2. Entry of Guilty Plea Under the Influence of Prescribed Medications

Plaintiff first argues that her counsel was ineffective for allowing her to enter provisions of a guilty plea while under the influence of prescribed medications. Dkt. #1 at 5. The Court now finds Petitioner has failed to demonstrate that Mr. Filipovic's performance was deficient or that the alleged deficient performance prejudiced her. See Strickland v. Washington, 466 U.S. at 687.

Ms. Dahlquist asserts that at the time she entered into her plea, she was taking the prescription medications lorazepam, fluoxetine, flexeril and oxycontin. Dkt. #1 at 6. Although it is not entirely clear, it appears she argues that these medications prevented her from understanding the waiver provisions of her agreement, and that had she not been under the influence of these medications, she would not have knowingly and voluntarily waived her appeal and collateral attack rights. Id. at 6-7. She also argues that her counsel was ineffective for failing to alert the Court that she was taking these medications. Id.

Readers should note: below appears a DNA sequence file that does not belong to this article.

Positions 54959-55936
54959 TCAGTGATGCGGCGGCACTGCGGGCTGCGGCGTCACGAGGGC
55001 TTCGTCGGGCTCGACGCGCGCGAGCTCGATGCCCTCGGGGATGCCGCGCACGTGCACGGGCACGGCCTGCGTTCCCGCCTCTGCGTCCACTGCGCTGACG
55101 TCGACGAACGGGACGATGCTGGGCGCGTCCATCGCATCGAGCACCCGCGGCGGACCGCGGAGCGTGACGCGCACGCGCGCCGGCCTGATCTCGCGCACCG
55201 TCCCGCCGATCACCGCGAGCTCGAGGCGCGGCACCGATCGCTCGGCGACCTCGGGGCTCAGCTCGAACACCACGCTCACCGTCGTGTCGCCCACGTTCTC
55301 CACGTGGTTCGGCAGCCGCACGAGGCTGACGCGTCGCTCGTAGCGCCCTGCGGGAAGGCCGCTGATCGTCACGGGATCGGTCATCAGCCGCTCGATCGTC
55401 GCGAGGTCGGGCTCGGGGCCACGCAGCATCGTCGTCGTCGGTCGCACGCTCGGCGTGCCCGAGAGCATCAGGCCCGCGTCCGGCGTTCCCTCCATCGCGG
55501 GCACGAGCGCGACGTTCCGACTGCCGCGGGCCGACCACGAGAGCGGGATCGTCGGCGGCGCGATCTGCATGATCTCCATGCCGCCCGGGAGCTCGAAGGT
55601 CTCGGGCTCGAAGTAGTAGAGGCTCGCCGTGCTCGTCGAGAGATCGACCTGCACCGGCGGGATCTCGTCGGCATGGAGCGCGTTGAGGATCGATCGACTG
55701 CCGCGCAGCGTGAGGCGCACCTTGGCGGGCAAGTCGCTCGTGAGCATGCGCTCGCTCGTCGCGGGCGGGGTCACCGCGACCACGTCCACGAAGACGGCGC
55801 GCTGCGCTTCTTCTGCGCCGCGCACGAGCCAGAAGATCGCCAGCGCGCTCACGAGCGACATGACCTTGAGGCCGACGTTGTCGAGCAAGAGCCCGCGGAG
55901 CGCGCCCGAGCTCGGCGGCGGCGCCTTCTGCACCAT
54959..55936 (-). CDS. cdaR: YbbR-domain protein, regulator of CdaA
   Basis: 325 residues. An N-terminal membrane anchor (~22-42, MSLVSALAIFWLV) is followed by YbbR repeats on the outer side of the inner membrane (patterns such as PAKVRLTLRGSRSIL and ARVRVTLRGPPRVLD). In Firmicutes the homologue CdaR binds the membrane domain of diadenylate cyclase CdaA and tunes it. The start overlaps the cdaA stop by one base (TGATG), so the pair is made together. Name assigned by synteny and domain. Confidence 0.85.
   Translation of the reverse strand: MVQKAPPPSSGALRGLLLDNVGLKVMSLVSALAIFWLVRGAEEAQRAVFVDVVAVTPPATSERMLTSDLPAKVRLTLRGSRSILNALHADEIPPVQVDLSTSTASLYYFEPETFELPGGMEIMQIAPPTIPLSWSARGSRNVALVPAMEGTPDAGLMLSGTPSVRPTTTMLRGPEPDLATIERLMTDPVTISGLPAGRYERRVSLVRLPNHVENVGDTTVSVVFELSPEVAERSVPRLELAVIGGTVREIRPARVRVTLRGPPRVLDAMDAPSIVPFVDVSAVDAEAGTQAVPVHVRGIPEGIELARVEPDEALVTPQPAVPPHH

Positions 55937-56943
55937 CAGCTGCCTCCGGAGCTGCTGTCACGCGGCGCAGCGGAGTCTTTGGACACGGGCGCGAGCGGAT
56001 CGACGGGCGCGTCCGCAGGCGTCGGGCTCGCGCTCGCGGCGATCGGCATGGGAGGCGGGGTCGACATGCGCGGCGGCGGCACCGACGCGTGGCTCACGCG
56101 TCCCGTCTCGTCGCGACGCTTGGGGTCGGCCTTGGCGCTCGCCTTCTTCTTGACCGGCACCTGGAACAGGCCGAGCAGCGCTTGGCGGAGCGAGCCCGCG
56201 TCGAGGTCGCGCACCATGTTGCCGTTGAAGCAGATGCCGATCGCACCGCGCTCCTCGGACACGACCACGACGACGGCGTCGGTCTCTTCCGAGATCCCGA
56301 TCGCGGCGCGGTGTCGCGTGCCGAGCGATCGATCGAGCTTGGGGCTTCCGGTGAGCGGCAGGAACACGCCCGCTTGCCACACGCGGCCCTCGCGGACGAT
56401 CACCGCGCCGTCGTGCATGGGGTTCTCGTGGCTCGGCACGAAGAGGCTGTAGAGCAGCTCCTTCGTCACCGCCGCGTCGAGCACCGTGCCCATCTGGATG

As an initial matter, Ms. Dahlquist cannot demonstrate that her counsel acted deficiently under these circumstances. Mr. Filipovic was aware that Ms. Dahlquist suffered certain psychological conditions and was taking prescription medications. Dkt. #17 at ¶ 3. Mr. Filipovic gathered Ms. Dahlquist's medical and counseling records so that he could personally review the information contained therein. Id. In numerous subsequent in-person and telephonic conversations with Ms. Dahlquist, he ascertained that she was able to communicate with him effectively and that she understood his legal advice and the legal process. Id. at ¶ 5. When she did not understand something, she would tell him, and he would review the information until she felt she understood. Id. As a result, Mr. Filipovic concluded that she was able to understand the nature of the proceedings against her and that she was able to assist counsel in her defense. Id. at ¶ 3. He also concluded that a competency examination was not necessary. Id.